1. Question assumptions. He said one assumption news organizations make is that it’s better to create content once and have it flow to different platforms, such as mobile and tablet. Related to that, he said in his experience newsrooms believe the extra effort to create platform-specific content does not pay off in terms of additional engagement. Amin wanted to test those assumptions.
  2. Bootstrap. “I asked a friend who was a designer to design a few concepts based on things I was thinking about,” he said. “That wasn’t approved yet, and then we came back and built a case around that.” Amin also referred to this early unfunded stage as getting started “without asking permission.” Without any committed resources, he bootstrapped to get something created.
  3. Build support. Amin made a point of sharing what he was doing with people at different News Corp properties. This ensured they knew about the project, and that they felt involved in the process. Most important was spending time with people face-to-face. “A big portion of my time was spent to socialize the project and taking time with each person who is involved to do demos,” he said. “That introduces [the product] to a lot more people who are thinking about how they can use this.”
  4. Place technology bets. The Word Wide Web Consortium standards body has been working on something called web components. Amin knew this functionality will soon be rolled out in major web browsers, meaning it will be standardized. He decided to develop the tools using web components. “With that tech bet we have been able to do things in an easier way than it otherwise would have been,” he said. It will also give them a leg up on the competition, according to him.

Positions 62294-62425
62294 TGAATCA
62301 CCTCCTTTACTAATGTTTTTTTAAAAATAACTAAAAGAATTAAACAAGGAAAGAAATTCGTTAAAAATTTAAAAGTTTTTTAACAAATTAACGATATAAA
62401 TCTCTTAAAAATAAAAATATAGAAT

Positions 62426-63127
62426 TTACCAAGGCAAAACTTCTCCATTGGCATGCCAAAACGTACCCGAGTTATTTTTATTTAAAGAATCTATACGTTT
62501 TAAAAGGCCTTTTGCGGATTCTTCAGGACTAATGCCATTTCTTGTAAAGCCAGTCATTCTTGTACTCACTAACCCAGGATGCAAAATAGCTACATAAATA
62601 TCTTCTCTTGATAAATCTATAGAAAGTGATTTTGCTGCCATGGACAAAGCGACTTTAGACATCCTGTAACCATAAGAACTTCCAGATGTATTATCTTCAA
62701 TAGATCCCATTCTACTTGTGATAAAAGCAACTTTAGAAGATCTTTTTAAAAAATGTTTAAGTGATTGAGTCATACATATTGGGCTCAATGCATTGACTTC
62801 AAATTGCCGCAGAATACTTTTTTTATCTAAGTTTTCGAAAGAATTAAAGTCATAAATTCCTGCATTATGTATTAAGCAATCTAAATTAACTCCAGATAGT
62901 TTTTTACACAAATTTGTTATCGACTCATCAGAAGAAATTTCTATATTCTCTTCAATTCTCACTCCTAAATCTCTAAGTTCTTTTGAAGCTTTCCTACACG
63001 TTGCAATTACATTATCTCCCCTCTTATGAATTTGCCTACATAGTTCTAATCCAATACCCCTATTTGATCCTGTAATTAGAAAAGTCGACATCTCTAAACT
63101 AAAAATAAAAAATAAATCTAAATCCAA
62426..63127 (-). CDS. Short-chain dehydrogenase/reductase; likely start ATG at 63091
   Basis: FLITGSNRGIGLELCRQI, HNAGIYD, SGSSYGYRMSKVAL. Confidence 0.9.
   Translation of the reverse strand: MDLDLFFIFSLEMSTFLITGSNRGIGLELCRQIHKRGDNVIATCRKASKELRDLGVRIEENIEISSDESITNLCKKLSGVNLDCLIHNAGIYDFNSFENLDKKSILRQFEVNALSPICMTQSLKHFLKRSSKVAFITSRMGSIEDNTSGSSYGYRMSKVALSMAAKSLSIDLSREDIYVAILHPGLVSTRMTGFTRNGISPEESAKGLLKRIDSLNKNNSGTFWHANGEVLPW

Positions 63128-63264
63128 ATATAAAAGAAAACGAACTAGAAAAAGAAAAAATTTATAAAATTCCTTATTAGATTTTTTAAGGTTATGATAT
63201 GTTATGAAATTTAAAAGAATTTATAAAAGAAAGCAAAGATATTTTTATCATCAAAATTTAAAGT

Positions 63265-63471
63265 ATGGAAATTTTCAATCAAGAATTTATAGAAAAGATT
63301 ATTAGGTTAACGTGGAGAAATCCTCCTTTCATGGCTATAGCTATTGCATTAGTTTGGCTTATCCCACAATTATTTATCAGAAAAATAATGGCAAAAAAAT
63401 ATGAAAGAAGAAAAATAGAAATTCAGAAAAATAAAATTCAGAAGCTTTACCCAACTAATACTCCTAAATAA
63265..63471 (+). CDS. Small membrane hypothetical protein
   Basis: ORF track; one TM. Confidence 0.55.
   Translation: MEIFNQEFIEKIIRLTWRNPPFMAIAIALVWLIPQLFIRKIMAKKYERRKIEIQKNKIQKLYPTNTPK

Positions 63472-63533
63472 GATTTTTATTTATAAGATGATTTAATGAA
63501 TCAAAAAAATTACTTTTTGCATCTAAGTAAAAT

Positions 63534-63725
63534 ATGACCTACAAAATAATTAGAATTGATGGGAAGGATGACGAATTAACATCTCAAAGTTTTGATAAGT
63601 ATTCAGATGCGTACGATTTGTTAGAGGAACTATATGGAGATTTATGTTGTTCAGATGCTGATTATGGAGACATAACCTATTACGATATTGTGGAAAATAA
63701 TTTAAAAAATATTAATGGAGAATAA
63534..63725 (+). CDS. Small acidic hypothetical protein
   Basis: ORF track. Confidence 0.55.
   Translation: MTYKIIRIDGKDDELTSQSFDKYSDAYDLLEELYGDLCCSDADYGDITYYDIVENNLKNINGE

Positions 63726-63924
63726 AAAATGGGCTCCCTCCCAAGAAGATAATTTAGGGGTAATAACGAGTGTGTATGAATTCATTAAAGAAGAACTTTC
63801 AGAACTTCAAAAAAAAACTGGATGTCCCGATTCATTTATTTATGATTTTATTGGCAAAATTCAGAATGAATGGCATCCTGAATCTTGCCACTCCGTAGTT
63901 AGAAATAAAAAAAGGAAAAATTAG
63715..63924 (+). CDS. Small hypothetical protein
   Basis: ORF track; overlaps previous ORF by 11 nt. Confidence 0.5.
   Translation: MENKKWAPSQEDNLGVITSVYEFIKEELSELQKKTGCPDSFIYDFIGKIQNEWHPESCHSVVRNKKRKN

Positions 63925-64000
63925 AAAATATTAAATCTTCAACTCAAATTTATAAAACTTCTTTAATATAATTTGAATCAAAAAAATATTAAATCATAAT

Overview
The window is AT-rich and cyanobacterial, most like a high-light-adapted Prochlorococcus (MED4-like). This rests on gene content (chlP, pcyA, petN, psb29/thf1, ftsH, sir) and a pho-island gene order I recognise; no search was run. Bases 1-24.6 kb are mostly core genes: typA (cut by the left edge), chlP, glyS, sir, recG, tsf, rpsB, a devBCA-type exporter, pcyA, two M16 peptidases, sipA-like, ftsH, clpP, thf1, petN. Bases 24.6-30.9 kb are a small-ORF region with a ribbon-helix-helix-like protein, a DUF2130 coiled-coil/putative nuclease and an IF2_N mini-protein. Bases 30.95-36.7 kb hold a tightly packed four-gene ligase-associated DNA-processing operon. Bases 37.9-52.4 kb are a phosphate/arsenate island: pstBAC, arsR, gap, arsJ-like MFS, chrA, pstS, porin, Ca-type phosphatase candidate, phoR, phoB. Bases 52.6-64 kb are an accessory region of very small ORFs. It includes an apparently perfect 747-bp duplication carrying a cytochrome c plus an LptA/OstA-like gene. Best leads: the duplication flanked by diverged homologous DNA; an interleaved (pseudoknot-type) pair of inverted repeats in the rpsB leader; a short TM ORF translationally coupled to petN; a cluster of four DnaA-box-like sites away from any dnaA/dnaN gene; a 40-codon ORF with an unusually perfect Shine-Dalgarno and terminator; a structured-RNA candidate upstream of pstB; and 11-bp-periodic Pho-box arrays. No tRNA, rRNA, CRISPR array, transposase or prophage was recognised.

5. Develop iteratively. Amin said the milestone-oriented budget structure was one of the key manifestations of this approach. The use of Facebook ads also ensured they tested everything they built, and created new versions based on feedback. For example, Amin said data from the ads caused them to make significant changes to story navigation. Ultimately, the data gathering and budget structure made sure that “we proved a set of things before we moved on,” he said.

Now that he’s proven people like the prototype, Amin said the next steps are to examine scalability and monetization opportunities.

The above approach avoids what Michael Maness said is one of the biggest mistakes he sees people make in news innovation. They “get an idea and going straight to building a brand,” he said.

“We see that a lot,” he continued. “It’s like we have this idea and let’s put money behind it and let’s not launch it until it’s perfect.”

But that’s the opposite of the iterative approach that must be at the core of innovation, according to Maness. He described what an iterative process looks like: